42. Turney, K. (2014a). The consequences of paternal incarceration for maternal neglect and harsh parenting. Social Forces, 92(4), 1607–1636.CrossRefGoogle Scholar
  43. Turney, K. (2014b). The intergenerational consequences of mass incarceration: Implications for children’s co-residence and contact with grandparents. Social Forces, 93(1), 299–327.CrossRefGoogle Scholar
  44. Turney, K. (2015a). Liminal men: Incarceration and relationship dissolution. Social Problems, 62(4), 499–528.CrossRefGoogle Scholar
  45. Turney, K. (2015b). Hopelessly devoted? Relationship quality during and after incarceration. Journal of Marriage and Family, 77(2), 480–495.CrossRefGoogle Scholar
  46. Turney, K. (2015c). Paternal incarceration and children’s food insecurity: A consideration of variation and mechanisms. Social Service Review, 89(2), 335–367.CrossRefGoogle Scholar
  47. Turney, K. (2017). The unequal consequences of mass incarceration for children. Demography, 54(1), 361–389.CrossRefGoogle Scholar
  48. Turney, K., & Goodsell, R. (2018). Parental incarceration and children’s wellbeing. Future of Children, 28, 147–164.Google Scholar
  49. Turney, K., & Haskins, A. R. (2014). Falling behind? Children’s early grade retention after paternal incarceration. Sociology of Education, 87(4), 241–258.Google Scholar
  50. Turney, K., & Schneider, D. (2016). Incarceration and household asset ownership. Demography, 53(6), 2075–2103.Google Scholar
  51. Turney, K., Schnittker, J., & Wildeman, C. (2012). Those they leave behind: Paternal incarceration and maternal instrumental support. Journal of Marriage and Family, 74(5), 1149–1165.Google Scholar
  52. Turney, K., & Wildeman, C. (2013). Redefining relationships: Explaining the countervailing consequences of paternal incarceration for parenting. American Sociological Review, 78(6), 949–979.CrossRefGoogle Scholar
  53. Turney, K., & Wildeman, C. (2015). Detrimental for some? Heterogeneous effects of maternal incarceration on child wellbeing. Criminology & Public Policy, 14(1), 125–156.CrossRefGoogle Scholar
  54. Turney, K., & Wildeman, C. (2018). Maternal incarceration and the transformation of urban family life. Social Forces, 96(3), 1155–1182.Google Scholar
  55. Turney, K., Wildeman, C., & Schnittker, J. (2012). As fathers and felons: Explaining the effects of current and recent incarceration on major depression. Journal of Health and Social Behavior, 53(4), 467–483.CrossRefGoogle Scholar
  56. Wakefield, S., & Wildeman, C. (2013). Children of the prison boom: Mass incarceration and the future of American inequality. New York: Oxford University Press.CrossRefGoogle Scholar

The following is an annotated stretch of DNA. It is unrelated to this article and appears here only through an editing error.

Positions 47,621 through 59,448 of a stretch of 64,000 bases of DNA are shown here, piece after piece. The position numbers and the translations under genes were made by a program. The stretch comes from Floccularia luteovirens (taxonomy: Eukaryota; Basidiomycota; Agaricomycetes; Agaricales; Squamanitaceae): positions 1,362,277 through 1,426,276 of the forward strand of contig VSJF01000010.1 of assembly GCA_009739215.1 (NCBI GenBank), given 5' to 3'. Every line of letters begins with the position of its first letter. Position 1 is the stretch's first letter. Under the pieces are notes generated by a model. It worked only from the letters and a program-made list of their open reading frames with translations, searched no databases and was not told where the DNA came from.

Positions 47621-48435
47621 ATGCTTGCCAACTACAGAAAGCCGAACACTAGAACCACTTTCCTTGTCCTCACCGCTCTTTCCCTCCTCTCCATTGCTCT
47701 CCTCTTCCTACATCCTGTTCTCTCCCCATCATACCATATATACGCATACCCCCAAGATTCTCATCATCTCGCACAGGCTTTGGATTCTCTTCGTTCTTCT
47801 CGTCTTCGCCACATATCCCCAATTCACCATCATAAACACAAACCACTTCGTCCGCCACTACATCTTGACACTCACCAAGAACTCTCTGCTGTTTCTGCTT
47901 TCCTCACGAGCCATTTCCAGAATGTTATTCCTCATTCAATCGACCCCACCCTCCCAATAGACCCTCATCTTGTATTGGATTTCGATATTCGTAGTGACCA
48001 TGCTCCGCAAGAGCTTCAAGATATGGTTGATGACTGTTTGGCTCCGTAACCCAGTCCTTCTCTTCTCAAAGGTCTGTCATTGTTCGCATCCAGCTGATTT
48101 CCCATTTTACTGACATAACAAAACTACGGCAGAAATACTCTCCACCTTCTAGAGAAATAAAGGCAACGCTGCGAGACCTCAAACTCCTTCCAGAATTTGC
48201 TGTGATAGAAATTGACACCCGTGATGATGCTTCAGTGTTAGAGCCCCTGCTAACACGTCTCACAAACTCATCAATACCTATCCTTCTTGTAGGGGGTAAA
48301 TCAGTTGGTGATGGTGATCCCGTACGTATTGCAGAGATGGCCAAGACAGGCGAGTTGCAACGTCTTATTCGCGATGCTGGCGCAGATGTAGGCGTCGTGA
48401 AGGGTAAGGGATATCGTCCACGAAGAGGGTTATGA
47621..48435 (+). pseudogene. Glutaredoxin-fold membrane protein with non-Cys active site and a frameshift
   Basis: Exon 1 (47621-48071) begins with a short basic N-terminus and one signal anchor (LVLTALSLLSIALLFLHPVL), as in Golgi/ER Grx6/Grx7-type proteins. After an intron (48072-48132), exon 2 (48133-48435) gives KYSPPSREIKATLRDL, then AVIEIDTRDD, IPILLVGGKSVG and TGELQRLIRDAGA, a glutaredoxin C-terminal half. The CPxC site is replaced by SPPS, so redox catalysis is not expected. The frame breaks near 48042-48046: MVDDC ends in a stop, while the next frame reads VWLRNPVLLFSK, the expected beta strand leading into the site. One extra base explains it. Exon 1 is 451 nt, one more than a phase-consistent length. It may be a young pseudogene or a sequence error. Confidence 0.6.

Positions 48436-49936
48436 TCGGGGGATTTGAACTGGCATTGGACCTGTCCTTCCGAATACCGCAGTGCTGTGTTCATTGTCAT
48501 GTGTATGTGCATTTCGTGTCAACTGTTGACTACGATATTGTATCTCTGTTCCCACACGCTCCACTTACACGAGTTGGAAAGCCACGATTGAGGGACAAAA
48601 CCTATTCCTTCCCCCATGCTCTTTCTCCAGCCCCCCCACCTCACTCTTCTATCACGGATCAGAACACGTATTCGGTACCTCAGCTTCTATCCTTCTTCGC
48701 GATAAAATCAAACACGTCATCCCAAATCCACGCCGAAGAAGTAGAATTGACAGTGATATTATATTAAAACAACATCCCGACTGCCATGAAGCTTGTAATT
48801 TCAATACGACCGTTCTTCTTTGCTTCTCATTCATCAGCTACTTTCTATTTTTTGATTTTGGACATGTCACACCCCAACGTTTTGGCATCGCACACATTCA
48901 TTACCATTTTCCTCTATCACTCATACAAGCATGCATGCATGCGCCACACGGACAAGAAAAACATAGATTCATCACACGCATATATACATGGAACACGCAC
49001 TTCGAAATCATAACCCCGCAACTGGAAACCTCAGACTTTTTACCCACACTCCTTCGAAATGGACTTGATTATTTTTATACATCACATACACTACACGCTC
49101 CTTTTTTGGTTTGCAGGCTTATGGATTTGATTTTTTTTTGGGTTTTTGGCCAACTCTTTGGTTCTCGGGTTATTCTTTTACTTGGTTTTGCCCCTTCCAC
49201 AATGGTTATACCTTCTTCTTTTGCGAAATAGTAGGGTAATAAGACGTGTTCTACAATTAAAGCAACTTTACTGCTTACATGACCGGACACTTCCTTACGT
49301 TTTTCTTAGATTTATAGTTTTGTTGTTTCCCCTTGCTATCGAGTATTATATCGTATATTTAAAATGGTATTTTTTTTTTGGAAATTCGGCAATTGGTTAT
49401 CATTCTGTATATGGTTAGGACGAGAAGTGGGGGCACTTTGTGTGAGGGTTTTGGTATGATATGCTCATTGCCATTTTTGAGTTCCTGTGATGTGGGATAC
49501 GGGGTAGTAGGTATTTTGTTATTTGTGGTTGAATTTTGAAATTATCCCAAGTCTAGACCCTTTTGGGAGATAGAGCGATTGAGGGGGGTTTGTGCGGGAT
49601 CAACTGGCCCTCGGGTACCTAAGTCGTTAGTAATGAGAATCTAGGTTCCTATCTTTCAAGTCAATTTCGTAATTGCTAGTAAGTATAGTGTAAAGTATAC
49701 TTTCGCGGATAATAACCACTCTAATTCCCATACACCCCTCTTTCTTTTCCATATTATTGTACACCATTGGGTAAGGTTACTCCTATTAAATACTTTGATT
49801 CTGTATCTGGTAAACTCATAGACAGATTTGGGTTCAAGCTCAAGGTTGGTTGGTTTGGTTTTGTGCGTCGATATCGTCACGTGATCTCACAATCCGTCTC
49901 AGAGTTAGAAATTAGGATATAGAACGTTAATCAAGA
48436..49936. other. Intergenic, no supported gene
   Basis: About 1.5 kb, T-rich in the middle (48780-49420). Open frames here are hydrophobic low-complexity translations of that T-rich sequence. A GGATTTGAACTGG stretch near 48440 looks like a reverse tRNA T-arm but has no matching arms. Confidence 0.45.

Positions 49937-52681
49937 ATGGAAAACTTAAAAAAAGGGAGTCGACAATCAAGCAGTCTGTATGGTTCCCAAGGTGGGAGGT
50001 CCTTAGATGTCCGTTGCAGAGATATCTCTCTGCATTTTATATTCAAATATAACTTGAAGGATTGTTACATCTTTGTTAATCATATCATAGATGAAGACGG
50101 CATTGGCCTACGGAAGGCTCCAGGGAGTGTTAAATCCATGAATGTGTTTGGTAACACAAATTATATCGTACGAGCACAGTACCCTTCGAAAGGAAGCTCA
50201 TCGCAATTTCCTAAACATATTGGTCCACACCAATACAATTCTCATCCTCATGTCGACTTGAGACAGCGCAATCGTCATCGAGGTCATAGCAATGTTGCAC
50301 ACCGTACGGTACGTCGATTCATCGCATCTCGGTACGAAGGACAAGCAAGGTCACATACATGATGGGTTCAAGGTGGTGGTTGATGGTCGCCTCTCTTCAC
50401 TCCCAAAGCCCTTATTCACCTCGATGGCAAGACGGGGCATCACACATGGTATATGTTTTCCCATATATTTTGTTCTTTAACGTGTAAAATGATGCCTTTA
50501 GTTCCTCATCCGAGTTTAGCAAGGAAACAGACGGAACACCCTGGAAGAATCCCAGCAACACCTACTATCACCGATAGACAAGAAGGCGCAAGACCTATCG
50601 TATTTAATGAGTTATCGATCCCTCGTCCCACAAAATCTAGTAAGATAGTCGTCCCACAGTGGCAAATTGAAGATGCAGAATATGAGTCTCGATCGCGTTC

57. Wechsler, D. (2003). Wechsler Intelligence Scale for Children: WISC-IV. San Antonio, TX: Psychological Corporation.Google Scholar
  58. Wildeman, C. (2010). Paternal incarceration and children’s physically aggressive behaviors: Evidence from the Fragile Families and Child Well-being Study. Social Forces, 89(1), 285–309.CrossRefGoogle Scholar
  59. Wildeman, C., Schnittker, J., & Turney, K. (2012). Despair by association? The mental health of mothers with children by recently incarcerated fathers. American Sociological Review, 77(2), 216–243.Google Scholar
  60. Wildeman, C., & Turney, K. (2014). Positive, negative, or null? The effects of maternal incarceration on children’s behavioral problems. Demography, 51(3), 1041–1068.CrossRefGoogle Scholar
  61. Wildeman, C., Turney, K., & Schnittker, J. (2014). The hedonic consequences of punishment revisited. The Journal of Criminal Law and Criminology, 104(1), 133–163.Google Scholar
  62. Wildeman, C., Turney, K., & Yi, Y. (2016). Paternal incarceration and family functioning: Variation across federal, state, and local facilities. The ANNALS of the American Academy of Political and Social Science, 665(1), 80–97.Google Scholar
  63. Woldoff, R., & Washington, H. (2008). Arrested contact: The criminal justice system, race, and father engagement. The Prison Journal, 88(2), 179–206.CrossRefGoogle Scholar
  64. Woodard, T., & Copp, J. E. (2016). Maternal incarceration and children’s delinquent involvement: The role of sibling relationships. Children and Youth Services Review,70, 340–348.Google Scholar
  65. Woodcock, R. W., McGrew, K. S., & Mather, N. (2001). Woodcock-Johnson Tests of Achievement. Itasca, IL: Riverside Publishing.Google Scholar
  66. Yi, Y., Turney, K., & Wildeman, C. (2017). Mental health among jail and prison inmates. American Journal of Men’s Health, 11, 900–909.Google Scholar

Copyright information

© Springer Nature Switzerland AG 2019

Authors and Affiliations

  1. 1.Department of SociologyUniversity of CaliforniaIrvineUSA
  2. 2.Department of SociologyCornell UniversityIthacaUSA

Personalised recommendations